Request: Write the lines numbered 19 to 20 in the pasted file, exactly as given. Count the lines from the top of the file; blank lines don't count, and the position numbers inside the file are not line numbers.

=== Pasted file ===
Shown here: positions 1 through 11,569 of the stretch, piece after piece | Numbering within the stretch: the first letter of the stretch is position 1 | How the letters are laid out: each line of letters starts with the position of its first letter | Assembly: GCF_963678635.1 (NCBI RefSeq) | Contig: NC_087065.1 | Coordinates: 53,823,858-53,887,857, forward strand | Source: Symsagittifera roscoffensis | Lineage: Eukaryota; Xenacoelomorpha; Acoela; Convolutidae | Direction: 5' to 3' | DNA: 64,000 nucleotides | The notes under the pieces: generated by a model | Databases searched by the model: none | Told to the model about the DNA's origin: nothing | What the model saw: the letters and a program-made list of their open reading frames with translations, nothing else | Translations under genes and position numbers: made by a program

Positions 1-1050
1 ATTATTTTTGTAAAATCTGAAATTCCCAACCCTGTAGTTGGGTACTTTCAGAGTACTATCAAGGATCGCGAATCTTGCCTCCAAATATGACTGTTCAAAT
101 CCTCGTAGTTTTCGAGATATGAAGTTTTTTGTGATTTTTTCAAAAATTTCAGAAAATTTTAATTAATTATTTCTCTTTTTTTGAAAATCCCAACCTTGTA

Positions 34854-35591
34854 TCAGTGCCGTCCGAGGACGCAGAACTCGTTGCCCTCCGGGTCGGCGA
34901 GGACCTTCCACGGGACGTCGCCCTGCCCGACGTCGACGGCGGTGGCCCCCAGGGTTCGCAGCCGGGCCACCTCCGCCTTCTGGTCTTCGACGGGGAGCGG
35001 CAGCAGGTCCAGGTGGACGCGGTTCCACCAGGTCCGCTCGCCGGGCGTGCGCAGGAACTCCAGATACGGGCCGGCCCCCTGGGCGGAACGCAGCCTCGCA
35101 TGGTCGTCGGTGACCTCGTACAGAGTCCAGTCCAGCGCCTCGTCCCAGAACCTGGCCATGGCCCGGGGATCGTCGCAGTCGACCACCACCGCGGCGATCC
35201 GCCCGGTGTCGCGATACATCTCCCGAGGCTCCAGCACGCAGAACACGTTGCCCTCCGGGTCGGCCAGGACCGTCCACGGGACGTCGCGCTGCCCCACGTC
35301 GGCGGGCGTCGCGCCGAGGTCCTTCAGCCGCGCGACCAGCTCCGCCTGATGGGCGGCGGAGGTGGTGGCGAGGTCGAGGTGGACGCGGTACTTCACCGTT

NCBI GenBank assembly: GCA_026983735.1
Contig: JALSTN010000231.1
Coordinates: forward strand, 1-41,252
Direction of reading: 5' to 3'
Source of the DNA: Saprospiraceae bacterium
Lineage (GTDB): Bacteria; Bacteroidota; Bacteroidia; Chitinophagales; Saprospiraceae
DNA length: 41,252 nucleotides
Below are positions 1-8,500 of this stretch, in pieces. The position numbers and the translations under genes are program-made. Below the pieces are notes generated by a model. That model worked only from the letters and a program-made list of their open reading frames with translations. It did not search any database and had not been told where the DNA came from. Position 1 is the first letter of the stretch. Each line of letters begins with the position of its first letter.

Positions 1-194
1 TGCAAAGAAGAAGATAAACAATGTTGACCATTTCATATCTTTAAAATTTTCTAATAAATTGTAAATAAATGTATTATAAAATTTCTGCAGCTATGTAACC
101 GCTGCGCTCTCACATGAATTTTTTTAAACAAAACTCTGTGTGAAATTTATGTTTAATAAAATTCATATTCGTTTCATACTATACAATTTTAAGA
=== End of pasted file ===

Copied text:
Below are positions 1-8,500 of this stretch, in pieces. The position numbers and the translations under genes are program-made. Below the pieces are notes generated by a model. That model worked only from the letters and a program-made list of their open reading frames with translations. It did not search any database and had not been told where the DNA came from. Position 1 is the first letter of the stretch. Each line of letters begins with the position of its first letter.

Positions 1-194